In a Marketing Week story in May of 2016, Ryanair’s CEO Michael O’Leary talks about how the company finally plugged in more customer service programmes and saw business take off in a big way.

O’Leary said that prior to the past couple of years, Ryanair was a company that, in his own words, “hated customers”. However, O’Leary pointed to a strange kind of juxtaposition that was a clue for Ryanair as it paved the way for future growth:

“We have been the victims for about 25 years now of various consumer surveys saying we are the most hated company, airline, god-knows-what…” O’Leary said. “Yet, remarkably, if you look at the growth in customers, the public doesn’t seem to be able to get enough of what we do.”

Chief Marketing Executive Kenny Jacobs also told Marketing Week that the company aims for the brand appeal like well-established firms in other industries.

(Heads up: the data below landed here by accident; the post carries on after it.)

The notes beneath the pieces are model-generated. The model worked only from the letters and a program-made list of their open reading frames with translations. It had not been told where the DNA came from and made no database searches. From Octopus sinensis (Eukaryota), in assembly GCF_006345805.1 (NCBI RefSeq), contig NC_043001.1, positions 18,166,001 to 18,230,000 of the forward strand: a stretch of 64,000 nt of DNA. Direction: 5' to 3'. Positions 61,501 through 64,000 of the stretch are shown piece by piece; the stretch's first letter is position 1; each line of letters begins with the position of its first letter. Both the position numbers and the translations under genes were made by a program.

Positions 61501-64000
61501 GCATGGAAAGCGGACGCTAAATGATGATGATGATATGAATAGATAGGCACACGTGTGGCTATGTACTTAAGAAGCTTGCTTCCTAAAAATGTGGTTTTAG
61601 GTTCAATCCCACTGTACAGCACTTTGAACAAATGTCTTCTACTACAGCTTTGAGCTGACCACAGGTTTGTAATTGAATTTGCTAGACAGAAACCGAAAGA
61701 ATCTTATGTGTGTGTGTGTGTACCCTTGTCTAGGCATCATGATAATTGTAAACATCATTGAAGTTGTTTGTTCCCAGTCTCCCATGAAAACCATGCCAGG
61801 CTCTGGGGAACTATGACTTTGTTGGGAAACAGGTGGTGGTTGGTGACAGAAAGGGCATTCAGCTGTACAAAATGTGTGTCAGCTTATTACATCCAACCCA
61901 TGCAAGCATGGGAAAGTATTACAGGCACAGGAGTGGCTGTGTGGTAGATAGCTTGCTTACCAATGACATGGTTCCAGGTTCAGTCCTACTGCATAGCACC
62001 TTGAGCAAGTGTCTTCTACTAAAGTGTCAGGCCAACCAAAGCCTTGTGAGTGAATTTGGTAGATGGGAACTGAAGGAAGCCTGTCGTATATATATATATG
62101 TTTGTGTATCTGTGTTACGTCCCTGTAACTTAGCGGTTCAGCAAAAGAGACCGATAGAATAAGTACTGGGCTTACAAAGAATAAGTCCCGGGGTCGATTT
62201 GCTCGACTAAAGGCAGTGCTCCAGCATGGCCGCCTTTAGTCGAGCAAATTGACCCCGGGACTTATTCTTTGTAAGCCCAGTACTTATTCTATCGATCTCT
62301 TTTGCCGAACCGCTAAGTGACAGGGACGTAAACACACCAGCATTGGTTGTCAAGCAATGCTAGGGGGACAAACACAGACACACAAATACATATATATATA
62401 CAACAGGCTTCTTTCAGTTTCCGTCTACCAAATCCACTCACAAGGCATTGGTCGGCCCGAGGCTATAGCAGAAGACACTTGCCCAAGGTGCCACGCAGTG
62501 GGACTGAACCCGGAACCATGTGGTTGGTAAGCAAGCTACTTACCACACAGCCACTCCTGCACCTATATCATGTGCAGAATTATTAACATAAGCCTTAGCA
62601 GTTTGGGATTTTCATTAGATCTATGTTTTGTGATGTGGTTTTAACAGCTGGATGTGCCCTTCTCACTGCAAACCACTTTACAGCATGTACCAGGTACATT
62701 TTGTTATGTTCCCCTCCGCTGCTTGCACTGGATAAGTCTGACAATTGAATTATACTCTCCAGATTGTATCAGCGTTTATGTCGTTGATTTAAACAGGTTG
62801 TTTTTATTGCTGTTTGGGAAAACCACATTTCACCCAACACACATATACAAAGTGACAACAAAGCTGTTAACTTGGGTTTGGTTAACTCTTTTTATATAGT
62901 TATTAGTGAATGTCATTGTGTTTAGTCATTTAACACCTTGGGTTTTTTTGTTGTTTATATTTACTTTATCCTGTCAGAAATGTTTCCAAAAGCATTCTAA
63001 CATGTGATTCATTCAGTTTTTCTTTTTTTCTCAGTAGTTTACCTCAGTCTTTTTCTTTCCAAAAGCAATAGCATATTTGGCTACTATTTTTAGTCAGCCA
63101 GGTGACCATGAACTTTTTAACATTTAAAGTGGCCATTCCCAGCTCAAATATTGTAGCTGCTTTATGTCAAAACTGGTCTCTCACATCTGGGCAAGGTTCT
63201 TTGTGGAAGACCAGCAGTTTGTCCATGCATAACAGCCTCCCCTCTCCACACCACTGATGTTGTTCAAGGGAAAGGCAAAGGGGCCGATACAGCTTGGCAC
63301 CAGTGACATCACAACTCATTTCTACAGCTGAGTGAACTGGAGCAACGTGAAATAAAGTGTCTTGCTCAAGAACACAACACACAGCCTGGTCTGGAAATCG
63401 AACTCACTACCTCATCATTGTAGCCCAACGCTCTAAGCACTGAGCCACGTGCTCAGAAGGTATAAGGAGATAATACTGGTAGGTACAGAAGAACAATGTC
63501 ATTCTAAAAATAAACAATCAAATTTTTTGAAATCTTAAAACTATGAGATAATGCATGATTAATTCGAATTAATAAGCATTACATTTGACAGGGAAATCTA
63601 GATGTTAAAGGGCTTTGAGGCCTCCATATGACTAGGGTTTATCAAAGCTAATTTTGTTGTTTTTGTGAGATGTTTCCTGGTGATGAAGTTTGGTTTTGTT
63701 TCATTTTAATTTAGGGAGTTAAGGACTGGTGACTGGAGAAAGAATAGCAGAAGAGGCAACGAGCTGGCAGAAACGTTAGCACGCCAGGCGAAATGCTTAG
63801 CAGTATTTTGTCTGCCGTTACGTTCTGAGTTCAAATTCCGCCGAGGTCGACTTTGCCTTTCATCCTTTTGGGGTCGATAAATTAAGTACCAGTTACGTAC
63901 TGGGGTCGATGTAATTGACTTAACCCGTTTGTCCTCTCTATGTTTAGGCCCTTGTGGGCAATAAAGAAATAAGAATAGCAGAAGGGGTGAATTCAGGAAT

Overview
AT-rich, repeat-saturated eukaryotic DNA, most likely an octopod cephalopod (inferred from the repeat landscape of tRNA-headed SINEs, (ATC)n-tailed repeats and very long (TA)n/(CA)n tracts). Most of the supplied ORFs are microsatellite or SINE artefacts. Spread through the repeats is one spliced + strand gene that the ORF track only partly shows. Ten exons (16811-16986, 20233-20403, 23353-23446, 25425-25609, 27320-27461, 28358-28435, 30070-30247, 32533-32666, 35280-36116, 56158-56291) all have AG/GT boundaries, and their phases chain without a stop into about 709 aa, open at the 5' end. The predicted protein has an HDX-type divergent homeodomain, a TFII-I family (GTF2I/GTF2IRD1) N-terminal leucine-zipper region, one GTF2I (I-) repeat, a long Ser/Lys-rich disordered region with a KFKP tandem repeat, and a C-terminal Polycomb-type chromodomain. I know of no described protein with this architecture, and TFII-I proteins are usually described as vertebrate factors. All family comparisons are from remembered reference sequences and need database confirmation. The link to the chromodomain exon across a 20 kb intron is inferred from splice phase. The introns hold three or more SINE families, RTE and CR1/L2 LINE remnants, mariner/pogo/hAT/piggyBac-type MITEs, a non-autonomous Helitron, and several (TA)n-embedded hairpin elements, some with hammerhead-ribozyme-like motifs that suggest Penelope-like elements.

So, even though it seemed like Ryanair already had everything, leaders at the top were noticing that something was missing.

The ‘customer journey’ in the airline business is complex and involves many stages from enquiry, booking, travelling and post-flight. As one of a range of initiatives Ryanair looked closely at their customer service delivery through their three call centres.

Dick Bourke

When the company developed customer-friendly policies and invested in customer service tools, such as Scorebuddy’s call centre quality management solution, people like O’Leary saw big things happen, in terms of the improvement in company reputation leading to increased growth.

All of this underscores the need for real quality assurance processes underneath even the best customer service and support systems. Businesses need a way to craft and re-craft processes to suit their customers – and that’s where quality assurance and customer service software comes in.

Find out more by visiting scorebuddyqa.com

Published On: 9th May 2017 - Last modified: 21st Jul 2017